Florida governor wants to stop colleges from taking money from ‘countries of concern,’ including China

Dive Brief:

  • Florida Gov. Ron DeSantis, a Republican, said he will propose legislation that would ban colleges in the state from accepting money from seven “countries of concern,” including China. 
  • The other countries DeSantis said pose a threat are Cuba, Russia, Iran, North Korea, Syria and Venezuela, all of which his office described as having “nefarious intentions.”
  • DeSantis said the bill could also impose other restrictions or “pre-conditions” on researchers from the seven countries. The governor did not specify what those additional limitations would be. 

Dive Insight:

Colleges’ foreign contracts and gifts weren’t much under the microscope until former President Donald Trump took over the White House. The former president prioritized enforcement of a federal law known as Section 117, with a focus on weeding out institutions’ ties to China. 

Section 117 is part of the Higher Education Act, the primary vehicle for postsecondary education policy. It requires institutions to report foreign donations totaling $250,000 or more in a year.

It was a relatively obscure mandate until the Trump administration started opening investigations into high-profile institutions and their reporting practices. Trump officials later alleged they had uncovered billions of dollars in previously undisclosed donations to colleges. They also issued a comprehensive checklist colleges needed to follow in reporting foreign gifts.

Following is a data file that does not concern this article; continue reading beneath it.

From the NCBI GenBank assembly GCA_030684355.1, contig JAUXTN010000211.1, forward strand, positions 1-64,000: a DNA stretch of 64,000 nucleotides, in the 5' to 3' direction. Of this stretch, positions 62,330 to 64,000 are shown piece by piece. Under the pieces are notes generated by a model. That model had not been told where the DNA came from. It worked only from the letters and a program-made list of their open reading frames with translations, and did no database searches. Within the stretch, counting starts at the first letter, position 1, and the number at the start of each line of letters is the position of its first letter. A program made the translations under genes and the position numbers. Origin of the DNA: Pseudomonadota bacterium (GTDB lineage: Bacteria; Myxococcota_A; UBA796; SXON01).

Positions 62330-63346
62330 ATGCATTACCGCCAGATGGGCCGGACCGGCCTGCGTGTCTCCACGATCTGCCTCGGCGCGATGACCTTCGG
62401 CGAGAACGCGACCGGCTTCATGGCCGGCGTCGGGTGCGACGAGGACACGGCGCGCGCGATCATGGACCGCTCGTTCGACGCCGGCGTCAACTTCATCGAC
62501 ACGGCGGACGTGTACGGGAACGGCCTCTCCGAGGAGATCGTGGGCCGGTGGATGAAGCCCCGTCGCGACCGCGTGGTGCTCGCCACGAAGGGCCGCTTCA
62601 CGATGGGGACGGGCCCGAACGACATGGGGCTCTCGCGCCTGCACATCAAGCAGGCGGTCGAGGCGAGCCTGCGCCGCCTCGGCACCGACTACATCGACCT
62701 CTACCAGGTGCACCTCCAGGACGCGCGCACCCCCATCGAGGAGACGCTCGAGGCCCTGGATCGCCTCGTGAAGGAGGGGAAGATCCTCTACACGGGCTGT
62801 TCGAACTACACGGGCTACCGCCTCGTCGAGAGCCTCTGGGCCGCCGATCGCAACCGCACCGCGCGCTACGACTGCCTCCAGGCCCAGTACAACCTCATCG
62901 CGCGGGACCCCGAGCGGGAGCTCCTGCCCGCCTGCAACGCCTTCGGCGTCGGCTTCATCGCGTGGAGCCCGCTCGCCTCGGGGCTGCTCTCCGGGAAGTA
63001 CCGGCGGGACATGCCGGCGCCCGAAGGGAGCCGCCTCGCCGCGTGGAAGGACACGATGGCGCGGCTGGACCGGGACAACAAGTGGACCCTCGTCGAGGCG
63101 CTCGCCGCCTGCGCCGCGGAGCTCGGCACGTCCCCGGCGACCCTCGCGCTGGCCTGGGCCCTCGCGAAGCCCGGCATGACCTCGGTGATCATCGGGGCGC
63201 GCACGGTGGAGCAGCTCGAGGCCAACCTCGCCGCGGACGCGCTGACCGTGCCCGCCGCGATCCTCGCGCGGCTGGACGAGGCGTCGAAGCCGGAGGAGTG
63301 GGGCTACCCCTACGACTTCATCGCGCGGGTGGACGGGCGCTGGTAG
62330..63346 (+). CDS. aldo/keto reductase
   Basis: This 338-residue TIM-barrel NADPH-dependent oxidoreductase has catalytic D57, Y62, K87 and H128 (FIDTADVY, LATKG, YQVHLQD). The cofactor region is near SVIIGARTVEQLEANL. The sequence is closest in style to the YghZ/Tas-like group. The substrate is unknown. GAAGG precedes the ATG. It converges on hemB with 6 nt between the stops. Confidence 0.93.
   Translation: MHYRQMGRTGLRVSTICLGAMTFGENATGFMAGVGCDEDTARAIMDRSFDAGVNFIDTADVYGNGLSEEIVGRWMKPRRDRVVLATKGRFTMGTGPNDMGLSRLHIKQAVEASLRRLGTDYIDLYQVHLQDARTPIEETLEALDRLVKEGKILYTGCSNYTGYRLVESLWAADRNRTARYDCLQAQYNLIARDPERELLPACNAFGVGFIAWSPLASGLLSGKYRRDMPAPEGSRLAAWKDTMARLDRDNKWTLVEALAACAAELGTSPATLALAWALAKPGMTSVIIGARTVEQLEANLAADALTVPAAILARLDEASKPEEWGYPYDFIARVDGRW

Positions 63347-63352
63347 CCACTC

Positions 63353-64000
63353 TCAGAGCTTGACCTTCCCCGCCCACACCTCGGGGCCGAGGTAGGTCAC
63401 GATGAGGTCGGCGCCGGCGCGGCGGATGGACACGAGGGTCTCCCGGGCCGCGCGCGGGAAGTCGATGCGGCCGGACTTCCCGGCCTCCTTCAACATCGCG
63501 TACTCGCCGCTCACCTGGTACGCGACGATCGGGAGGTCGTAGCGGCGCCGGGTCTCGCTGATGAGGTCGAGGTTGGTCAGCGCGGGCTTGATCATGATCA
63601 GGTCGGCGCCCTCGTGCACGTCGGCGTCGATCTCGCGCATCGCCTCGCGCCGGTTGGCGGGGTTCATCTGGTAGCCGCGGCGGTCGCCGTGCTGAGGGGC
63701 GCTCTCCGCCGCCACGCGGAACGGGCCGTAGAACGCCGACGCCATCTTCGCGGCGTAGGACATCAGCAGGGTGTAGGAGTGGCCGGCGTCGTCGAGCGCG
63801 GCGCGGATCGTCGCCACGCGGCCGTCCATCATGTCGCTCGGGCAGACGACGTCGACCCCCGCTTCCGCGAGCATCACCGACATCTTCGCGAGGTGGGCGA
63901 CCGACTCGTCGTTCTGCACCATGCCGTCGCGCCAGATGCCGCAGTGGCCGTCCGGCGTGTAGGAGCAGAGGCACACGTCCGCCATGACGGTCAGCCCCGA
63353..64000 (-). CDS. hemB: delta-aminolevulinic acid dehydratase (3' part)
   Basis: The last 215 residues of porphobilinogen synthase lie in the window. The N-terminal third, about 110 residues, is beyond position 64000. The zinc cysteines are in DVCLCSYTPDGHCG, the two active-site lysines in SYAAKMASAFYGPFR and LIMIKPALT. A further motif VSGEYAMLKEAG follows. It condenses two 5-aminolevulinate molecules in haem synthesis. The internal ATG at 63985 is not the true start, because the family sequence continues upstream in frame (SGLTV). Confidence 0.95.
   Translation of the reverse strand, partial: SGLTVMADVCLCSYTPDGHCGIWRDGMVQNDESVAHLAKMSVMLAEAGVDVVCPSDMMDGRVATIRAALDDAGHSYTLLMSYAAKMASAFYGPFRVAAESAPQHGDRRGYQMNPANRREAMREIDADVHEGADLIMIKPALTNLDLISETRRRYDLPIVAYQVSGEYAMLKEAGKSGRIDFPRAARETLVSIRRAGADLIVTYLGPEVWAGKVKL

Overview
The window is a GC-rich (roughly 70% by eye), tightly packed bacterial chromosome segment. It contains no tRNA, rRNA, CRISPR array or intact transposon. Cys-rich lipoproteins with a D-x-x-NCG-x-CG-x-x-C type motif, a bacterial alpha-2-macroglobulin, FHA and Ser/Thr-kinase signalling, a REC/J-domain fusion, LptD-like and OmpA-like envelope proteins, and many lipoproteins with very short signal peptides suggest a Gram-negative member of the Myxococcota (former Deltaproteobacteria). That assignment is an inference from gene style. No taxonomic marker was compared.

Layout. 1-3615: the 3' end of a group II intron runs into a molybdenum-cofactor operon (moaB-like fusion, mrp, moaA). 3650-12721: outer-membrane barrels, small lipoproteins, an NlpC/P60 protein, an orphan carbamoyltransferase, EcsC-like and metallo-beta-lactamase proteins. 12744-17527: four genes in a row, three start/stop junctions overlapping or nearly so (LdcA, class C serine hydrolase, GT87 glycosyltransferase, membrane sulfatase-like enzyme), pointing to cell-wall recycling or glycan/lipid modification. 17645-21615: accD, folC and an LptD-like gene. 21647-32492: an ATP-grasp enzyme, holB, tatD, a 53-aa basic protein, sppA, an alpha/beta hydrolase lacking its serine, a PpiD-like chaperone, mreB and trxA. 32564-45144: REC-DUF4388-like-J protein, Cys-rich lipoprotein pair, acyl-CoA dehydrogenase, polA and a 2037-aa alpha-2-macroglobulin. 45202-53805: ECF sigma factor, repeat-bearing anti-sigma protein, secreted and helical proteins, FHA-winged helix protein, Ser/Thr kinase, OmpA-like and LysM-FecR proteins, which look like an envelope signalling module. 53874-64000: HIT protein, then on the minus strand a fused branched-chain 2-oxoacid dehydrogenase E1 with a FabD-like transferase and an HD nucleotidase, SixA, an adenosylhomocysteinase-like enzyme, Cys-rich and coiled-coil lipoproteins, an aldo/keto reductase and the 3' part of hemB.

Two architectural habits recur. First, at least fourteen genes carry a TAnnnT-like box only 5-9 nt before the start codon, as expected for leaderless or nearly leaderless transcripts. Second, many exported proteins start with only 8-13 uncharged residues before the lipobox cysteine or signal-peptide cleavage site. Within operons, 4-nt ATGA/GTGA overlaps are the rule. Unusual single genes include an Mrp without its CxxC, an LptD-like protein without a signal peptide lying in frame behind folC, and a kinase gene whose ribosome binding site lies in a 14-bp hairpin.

The Trump administration’s anti-China rhetoric spread to states, and DeSantis took up that mantle. Last year, DeSantis signed a law ordering public and private colleges to report gifts worth $50,000 or more from foreign entities. 

That law also targeted the seven “countries of concern,” forbidding public institutions from entering into certain agreements with them. 

His office described last year’s legislation as a “naming and shaming approach,” intended to expose colleges’ links to Confucius Institutes, educational organizations affiliated with colleges and supported by the Chinese government. 

Confucius Institutes have fallen out of favor in recent years as policymakers more closely scrutinized China’s influence in domestic affairs. Most have closed in the U.S.

DeSantis said in a statement that even donations from certain foreign sources under $50,000 can “undercut academic integrity, warp the perspectives of many students, and sway the research and writing of many professors.”

Florida’s legislative session begins in March. Republicans control both chambers of the state legislature.

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